The issue to be decided was whether a general liability policy provided coverage for progressive damage caused by water penetration which resulted from defective construction. In the initial Crossmann opinion, the court found defective construction was not an occurrence because it lacked the "accident" portion of the definition of "occurrence." In the substituted opinion, the court reversed itself. The court noted an "occurrence" was once simply defined as an "accident." However, in 1966, the definition of an "occurrence" was expanded to include "continuous or repeated exposure to substantially the same general harmful conditions." The court conceded that it had, along with other courts, struggled to discern the meaning of the expanded occurrence definition in the context of progressive damage cases. The court concluded in its August decision that the lack of a clear meaning left an ambiguity that must be construed against the insurer, stating, "In sum, we clarify that negligent or defective construction resulting in damage to otherwise non-defective components may constitute property damage, but the defective construction would not."
In the second significant holding in Crossmann, the court rejected "joint and several liability" for insurers providing coverage in a progressive damage suit, instead adopting a "time on risk" framework. In so doing, the court overruled Century Indemnity Co. v. Golden Hill Builders, Inc., 348 S.C. 559, 561 S.E. 2d 355 (2002), and Century Indemnity's apparent adoption of the "joint and several" framework. The "time on risk" rule limits an insurer's exposure to damage that takes place during the policy period. It also requires a policyholder to bear a pro rata portion of the loss corresponding to any portion of the progressive damage during which the policyholder was not insured or purchased insufficient insurance.
Courts adhering to the "joint and several" theory require each triggered insurer to indemnify its policyholder for the entire loss caused by progressive damage, up to the policy limit. The policyholder is often permitted to target the policy from which it will seek indemnity. That insurer may then seek partial reimbursement from other insurers. The Crossmann opinion rejected that approach as ignoring the policy language limiting the insurer's obligation to pay sums attributable to property damage that occurred during the policy period.
The court then gave guidance to the trial courts on how to apply the "time on risk" approach. The court noted an ideal application of the approach would require the fact finder to determine precisely how much of the injury-in-fact occurred during each policy period. The court recognized this was often both scientifically and administratively impossible.
In cases where it was impossible to know the exact measure of damages attributable to the injury, courts have divided the total incurred as a result of the property damage and then devised a formula to divide that loss in a manner that reasonably approximates the loss attributable to each policy period. The formula consists of the number of years an insurer provided coverage divided by the total number of years during which the damage progressed, which is multiplied by the total amount the policyholder has become liable to pay as damages for the entire progressive injury. The court noted this is a default rule that assumed the damage occurred in equal proportions; however, if proof is available showing the damage progressed in some different way, then the allocation of losses would need to conform to that proof.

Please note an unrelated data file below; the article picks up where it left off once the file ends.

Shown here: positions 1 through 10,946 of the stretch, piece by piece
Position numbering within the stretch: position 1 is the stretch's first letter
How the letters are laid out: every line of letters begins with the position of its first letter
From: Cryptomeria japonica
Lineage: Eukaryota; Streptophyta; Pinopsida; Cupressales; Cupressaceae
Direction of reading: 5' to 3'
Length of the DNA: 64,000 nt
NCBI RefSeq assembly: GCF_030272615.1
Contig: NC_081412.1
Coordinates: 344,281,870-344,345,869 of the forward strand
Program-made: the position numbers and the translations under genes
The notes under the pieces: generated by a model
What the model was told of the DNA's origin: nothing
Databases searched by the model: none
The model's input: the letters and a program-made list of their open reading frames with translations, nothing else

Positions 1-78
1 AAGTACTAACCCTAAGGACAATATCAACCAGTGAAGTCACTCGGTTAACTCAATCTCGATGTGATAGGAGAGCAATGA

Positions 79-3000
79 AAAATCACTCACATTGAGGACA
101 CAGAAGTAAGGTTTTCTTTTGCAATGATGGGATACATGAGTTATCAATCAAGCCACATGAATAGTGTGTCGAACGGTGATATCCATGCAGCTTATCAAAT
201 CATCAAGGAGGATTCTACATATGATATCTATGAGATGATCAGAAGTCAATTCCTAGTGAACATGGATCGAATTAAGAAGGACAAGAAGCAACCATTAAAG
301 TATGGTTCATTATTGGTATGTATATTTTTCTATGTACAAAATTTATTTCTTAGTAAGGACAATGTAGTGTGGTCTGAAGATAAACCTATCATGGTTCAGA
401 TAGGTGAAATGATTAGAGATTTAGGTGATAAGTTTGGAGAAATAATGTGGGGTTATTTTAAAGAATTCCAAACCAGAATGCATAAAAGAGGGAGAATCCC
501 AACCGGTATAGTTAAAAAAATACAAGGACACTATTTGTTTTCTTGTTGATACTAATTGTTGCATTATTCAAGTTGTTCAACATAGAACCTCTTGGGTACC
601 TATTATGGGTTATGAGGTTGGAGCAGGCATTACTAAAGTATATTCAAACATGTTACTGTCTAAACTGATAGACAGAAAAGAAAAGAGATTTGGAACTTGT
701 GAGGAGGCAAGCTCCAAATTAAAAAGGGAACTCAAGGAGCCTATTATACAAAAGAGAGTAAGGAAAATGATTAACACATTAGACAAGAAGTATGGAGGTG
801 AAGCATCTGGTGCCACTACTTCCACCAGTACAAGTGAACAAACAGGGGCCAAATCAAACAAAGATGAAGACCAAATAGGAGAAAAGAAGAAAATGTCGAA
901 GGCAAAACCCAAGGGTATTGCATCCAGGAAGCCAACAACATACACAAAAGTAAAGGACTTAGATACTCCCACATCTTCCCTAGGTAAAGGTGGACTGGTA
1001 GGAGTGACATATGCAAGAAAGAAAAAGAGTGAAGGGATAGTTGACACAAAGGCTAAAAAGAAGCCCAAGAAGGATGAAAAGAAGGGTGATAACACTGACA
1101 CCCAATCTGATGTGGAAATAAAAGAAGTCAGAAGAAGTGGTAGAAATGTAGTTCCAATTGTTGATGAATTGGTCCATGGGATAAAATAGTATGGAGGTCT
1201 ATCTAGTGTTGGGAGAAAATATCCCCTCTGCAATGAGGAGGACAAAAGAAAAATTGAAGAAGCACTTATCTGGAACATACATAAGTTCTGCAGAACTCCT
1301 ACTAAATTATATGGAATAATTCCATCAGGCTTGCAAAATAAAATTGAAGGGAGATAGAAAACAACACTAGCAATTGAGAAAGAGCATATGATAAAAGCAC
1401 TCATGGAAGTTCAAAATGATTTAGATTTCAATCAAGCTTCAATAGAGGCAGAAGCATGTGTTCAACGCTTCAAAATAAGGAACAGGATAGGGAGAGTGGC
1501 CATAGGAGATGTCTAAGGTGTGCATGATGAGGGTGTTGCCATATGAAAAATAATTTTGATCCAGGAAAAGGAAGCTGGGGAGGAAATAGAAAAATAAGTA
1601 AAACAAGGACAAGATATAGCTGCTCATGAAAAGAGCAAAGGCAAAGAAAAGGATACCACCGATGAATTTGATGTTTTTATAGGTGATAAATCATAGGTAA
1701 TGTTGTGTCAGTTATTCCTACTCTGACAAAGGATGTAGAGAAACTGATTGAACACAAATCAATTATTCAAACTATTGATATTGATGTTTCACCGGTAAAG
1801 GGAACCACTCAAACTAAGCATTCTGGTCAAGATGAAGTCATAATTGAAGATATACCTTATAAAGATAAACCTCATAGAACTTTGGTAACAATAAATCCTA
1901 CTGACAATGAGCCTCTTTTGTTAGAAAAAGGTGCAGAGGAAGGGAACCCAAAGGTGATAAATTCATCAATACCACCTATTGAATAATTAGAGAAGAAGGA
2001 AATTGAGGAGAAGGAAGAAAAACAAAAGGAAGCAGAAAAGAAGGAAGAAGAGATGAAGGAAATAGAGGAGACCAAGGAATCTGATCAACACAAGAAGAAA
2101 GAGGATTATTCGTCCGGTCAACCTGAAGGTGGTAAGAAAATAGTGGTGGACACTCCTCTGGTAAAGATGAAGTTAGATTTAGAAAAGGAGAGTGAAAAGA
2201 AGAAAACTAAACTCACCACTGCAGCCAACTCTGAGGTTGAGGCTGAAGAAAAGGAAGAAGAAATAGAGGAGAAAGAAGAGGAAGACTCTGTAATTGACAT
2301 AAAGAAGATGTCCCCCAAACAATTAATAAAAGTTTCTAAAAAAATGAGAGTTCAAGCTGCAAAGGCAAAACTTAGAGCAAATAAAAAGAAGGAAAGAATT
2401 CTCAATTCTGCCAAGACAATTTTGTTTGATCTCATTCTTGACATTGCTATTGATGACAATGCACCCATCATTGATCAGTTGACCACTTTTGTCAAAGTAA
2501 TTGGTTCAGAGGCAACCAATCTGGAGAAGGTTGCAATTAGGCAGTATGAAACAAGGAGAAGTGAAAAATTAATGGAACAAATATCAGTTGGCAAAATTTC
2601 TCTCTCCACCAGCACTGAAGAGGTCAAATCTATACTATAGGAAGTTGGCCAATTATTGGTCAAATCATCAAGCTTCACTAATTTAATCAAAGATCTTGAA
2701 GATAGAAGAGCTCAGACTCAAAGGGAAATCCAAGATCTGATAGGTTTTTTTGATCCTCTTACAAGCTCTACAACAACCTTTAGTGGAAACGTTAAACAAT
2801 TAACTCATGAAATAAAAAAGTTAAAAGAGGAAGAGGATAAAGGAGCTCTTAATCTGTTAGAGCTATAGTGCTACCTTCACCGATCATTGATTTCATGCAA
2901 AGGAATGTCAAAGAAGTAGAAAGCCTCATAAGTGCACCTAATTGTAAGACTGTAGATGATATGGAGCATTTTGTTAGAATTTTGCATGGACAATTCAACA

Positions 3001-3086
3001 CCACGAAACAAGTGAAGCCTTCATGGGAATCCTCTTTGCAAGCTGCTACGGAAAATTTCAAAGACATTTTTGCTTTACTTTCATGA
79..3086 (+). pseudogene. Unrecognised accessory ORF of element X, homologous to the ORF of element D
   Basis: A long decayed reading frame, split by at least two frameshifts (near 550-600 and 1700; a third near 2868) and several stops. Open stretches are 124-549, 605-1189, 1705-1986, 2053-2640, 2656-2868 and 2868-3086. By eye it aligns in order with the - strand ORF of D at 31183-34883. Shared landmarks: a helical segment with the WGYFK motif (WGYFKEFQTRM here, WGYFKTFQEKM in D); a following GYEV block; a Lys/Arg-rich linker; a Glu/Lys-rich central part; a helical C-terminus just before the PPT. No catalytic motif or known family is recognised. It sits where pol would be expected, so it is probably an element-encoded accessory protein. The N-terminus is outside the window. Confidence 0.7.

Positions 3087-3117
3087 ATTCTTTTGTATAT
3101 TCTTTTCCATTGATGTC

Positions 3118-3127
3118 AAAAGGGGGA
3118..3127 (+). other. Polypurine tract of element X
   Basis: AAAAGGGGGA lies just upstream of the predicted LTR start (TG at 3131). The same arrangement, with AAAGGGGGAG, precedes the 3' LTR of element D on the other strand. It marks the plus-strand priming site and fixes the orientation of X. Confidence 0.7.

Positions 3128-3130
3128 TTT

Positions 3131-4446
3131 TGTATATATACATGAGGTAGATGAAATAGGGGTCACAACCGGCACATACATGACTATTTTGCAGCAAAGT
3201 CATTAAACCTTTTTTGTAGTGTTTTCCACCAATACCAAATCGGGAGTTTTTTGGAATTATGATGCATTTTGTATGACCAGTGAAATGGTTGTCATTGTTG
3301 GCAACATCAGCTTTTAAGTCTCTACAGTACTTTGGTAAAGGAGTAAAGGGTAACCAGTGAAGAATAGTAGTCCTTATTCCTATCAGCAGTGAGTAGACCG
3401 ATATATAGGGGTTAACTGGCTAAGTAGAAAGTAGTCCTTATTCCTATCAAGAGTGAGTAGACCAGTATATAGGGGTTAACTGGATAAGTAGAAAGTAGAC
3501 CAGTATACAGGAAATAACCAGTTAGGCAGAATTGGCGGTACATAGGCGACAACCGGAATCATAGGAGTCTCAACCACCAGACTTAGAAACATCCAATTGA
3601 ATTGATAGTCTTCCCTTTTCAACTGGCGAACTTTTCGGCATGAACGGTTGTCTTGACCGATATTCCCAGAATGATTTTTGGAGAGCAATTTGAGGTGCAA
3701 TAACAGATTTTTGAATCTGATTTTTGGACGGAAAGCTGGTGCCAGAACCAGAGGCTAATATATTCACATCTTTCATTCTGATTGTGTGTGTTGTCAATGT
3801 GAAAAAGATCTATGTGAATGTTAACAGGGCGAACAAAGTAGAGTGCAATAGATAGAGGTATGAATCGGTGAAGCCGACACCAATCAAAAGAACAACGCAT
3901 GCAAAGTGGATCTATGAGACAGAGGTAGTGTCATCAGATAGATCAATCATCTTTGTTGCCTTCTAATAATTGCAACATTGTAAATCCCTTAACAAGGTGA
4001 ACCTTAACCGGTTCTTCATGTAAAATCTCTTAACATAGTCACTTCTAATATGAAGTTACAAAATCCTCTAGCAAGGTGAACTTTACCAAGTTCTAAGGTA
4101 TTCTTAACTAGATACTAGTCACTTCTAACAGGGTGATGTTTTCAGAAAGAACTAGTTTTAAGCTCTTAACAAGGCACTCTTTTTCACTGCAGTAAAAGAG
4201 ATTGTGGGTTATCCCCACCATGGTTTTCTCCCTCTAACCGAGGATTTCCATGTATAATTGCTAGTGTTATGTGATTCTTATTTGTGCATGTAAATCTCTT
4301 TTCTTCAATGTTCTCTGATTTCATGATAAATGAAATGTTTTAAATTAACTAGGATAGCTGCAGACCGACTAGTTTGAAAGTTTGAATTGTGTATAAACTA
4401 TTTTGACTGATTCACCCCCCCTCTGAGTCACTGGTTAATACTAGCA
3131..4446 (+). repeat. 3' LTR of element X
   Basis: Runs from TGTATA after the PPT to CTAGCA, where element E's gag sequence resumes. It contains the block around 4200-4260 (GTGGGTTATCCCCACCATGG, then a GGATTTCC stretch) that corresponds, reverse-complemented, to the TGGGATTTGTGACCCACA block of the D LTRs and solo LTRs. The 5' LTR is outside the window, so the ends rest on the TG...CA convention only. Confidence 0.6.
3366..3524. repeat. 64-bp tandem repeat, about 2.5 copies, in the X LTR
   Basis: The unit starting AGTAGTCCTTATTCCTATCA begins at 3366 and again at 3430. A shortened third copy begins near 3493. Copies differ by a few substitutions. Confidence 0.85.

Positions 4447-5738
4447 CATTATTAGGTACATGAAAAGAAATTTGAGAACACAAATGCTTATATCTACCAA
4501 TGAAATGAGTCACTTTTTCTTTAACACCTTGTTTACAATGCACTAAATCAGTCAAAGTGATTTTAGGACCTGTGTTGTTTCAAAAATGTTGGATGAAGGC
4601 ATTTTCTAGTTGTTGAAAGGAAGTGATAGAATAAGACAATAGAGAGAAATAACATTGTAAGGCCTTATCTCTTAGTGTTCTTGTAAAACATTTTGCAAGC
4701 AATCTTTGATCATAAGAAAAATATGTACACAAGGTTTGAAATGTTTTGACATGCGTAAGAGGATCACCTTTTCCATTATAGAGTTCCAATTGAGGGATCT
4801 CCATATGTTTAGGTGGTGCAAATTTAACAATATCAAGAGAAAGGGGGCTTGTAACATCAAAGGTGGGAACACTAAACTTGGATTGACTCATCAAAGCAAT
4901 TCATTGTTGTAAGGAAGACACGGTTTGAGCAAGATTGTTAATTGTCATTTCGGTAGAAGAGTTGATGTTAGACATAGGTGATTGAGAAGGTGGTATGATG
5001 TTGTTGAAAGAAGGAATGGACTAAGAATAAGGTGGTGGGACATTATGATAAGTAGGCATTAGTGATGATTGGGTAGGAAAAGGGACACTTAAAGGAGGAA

Turning to the underlying facts in Crossmann, the court noted a strict application of the "time on risk" formula might be inappropriate. In the underlying case, there were numerous buildings involved that each had their own certificates of occupancy. The parties stipulated the damage began within 30 days after the certificate of occupancy was issued for each building. Thus, as to each building, each policy may be "on the risk" for a slightly different proportion. The court left it to the trial court to determine a reasonable methodology for resolving the damages issue.
Notably, the decision largely obviates South Carolina Code § 38-61-70, signed into law this summer, which was rushed through the legislature in response to the initial Crossmann opinion. Section 38-61-70 defines "Commercial General Liability" policies of insurance as they relate to construction professionals. The statute provides that commercial general liability insurance policies shall contain or be deemed to contain a definition of "occurrence" that includes:
- an accident, including continuous or repeated exposure to substantially the same general harmful conditions; and
- property damage or bodily injury resulting from faulty workmanship, exclusive of the faulty workmanship itself.
In footnote six of the opinion, the Crossmann court noted it did not address "recent legislation that seeks in part to impose a construction on existing insurance policies in pending actions." Subsequent to the passage of the legislation, Harleysville filed suit in the Supreme Court's original jurisdiction seeking a finding, among other things, that retroactive application of the legislation was unconstitutional. The Crossmann opinion likely renders the suit moot.
In conclusion, South Carolina rejoins those jurisdictions holding that general liability policies may provide coverage for resulting damage in progressive injury construction defect cases. Fortunately, an insurer's exposure is now limited to the resulting damage that takes places during the policy period. Insurers are no longer potentially liable for all of the damage simply as a result of having coverage for a limited portion of a larger period of resulting damage.
For more information, contact Collins & Lacy Insurance Coverage Practice Group Chair Pete Dworjanyn at [email protected] or (803) 255-0404.